Grading Elbows

For elbow evaluations, there are no grades for a radiographically normal elbow. The only grades involved are for abnormal elbows with radiographic changes associated with secondary degenerative joint disease. Like the hip certification, the OFA will not certify a normal elbow until the dog is 2 years of age. The OFA also accepts preliminary elbow radiographs. To date, there are no long term studies for preliminary elbow examinations like there are for hips, however, preliminary screening for elbows along with hips can also provide valuable information to the breeder.

* Grade I Elbow Dysplasia: Minimal bone change along anconeal process of ulna (less than 3mm).
* Grade II Elbow Dysplasia: Additional bone proliferation along anconeal process (3-5 mm) and subchondral bone changes (trochlear notch sclerosis).
* Grade III Elbow Dysplasia: Well developed degenerative joint disease with bone proliferation along anconeal process being greater than than 5 mm.

2. PRCD-PRA tests of an eye

The OptiGen prcd-PRA Test

The OptiGen prcd-PRA test is a DNA-based test that helps you avoid one form of Progressive Retinal Atrophy (PRA). PRA refers to a group of diseases that cause the retina of the eye to degenerate slowly over time. The result is declining vision and eventual blindness. “prcd” stands for “progressive rod-cone degeneration” which is the type of PRA known in several breeds. AFTER reading the information on this page, you can link to information specifically about the breed in which you are interested.

PRA Disease

The genetic disorder, prcd-PRA , causes cells in the retina at the back of the eye to degenerate and die, even though the cells seem to develop normally early in life. The “rod” cells operate in low light levels and are the first to lose normal function. Night blindness results. Then the “cone” cells gradually lose their normal function in full light situations. Most affected dogs will eventually be blind. Typically, the clinical disease is recognized first in early adolescence or early adulthood. Since age at onset of disease varies among breeds, you should read specific information for your dog. Diagnosis of retinal disease can be difficult. Conditions that seem to be prcd-PRA might instead be another disease and might not be inherited. OptiGen’s genetic test assists in making the diagnosis. It’s important to remember that not all retinal disease is PRA and not all PRA is the prcd form of PRA. Annual eye exams by a veterinary ophthalmologist will build a history of eye health that will help to diagnose disease.

Unfortunately, at this time there is no treatment or cure for PRA. If your dog is affected, you may find it helpful to read about other owners’ experiences living with blind dogs. (suggested links:www.eyevet.org and www.blinddogs.com)

Inheritance

Prcd-PRA is inherited as a recessive trait. This means a disease gene must be inherited from each parent in order to cause disease in an offspring. Parents were either “carrier” or affected. A carrier has one disease gene and one normal gene, and is termed “heterozygous” for the disease. A normal dog has no disease gene and is termed “homozygous normal” – both copies of the gene are the same. And a dog with two disease genes is termed “homozygous affected” – both copies of the gene are abnormal.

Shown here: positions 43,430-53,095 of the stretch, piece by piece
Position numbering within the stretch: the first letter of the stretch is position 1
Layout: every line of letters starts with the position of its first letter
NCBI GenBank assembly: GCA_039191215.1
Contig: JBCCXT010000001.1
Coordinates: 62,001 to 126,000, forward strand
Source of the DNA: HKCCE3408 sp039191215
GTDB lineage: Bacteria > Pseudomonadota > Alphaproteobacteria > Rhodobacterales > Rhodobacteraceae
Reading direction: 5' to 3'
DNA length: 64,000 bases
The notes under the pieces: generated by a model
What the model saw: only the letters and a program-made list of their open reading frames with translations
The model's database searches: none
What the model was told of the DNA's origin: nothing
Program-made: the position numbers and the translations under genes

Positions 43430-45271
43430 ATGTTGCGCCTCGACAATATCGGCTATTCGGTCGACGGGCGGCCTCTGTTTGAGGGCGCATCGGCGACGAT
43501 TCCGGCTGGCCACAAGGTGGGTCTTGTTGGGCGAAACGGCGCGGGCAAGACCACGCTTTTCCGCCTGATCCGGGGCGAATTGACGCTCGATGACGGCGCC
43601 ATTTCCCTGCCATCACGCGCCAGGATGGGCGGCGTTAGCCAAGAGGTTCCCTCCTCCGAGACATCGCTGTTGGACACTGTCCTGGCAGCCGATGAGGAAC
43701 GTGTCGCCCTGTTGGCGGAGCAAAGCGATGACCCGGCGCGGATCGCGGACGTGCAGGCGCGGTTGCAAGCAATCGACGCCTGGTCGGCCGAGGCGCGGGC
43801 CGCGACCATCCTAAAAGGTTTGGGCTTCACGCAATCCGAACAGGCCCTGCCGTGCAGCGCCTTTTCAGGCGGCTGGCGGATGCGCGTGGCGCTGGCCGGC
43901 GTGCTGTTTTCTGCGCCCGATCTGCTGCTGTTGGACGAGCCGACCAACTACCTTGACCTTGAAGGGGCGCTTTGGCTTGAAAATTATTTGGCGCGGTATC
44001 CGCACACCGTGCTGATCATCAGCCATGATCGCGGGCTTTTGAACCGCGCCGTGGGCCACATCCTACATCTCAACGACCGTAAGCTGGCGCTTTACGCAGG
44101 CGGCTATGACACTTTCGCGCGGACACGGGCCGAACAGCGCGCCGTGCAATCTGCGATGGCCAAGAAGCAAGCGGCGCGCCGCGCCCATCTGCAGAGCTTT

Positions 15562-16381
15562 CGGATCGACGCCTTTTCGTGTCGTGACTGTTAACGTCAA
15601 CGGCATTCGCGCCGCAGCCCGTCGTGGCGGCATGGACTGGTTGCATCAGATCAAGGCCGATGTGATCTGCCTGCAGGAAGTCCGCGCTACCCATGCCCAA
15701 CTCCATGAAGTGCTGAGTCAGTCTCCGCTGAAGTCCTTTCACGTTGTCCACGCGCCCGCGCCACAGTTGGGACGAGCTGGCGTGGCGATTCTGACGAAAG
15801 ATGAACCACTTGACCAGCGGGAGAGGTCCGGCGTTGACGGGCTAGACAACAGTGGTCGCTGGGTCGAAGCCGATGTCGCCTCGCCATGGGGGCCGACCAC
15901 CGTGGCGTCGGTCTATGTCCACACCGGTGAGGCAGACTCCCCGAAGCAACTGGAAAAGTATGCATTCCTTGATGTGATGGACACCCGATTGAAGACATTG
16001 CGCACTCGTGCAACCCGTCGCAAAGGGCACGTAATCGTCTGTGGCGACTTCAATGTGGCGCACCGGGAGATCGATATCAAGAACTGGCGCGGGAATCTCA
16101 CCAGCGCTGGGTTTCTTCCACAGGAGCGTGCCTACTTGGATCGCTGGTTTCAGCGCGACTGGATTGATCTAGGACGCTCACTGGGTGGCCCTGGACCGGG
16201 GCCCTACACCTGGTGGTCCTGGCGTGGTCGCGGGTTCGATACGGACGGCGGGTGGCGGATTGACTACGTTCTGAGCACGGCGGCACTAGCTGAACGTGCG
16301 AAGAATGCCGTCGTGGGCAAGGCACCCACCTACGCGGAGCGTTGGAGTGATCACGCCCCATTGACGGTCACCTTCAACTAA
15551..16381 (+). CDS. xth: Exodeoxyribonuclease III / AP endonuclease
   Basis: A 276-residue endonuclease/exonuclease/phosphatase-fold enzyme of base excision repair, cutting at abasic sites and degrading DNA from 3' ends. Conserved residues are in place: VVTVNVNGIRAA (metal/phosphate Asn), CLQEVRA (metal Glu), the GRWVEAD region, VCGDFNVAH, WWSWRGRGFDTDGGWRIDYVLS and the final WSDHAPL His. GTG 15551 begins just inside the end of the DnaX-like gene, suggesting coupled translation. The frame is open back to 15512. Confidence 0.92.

It’s been proven that all breeds being tested for prcd-PRA have the same disease caused by the same mutated gene. This is so, even though the disease might develop at different ages or with differing severity from one breed to another.

Although prcd-PRA is inherited, it can be avoided in future generations by testing dogs before breeding. Identification of dogs that do not carry disease genes is the key. These “clear” dogs can be bred to any mate – even to a prcd-affected dog which may be a desirable breeding prospect for other reasons. The chance of producing affected pups from such breedings depends on the certainty of test results. Again, you’ll find the specific information on certainty of test results for your dog by linking to breed specific information.
The Genetic Test

The OptiGen prcd test is done on a small sample of blood from the dog. The test analyzes the specific DNA mutation causing prcd-PRA. The OptiGen test detects the mutant, abnormal gene copy and the normal gene copy. The result of the test is a genotype and allows separation of dogs into three groups: Normal/Clear (homozygous normal), Carrier (heterozygous) and Affected (homozygous mutant).

Breeding Strategies for prcd-PRA Test:

This table highlights all the desirable breedings that include at least one Normal/Clear parent. All other breedings are at risk of producing Affected pups with an extremely high probability of developing prcd during their lifetime. However, all dogs can be bred safely. It isn’t necessary – or even desirable – to remove dogs from the breeding population. But when choosing pups to retain as potential breeding stock, it is important to select for Normal/Clear dogs and select against Affected dogs.

3. General health screening
Is also required by ALFA EUROPE. Dogs to be mated must undergo this screening before mating. Vet has to sign the papers (issued by ALFA EU) that he screaned the dog and that his condition are excellent. If dog or a bitch is ill they are not allowed to be mated.

SOURCE:
http://www.offa.org
www.optigen.com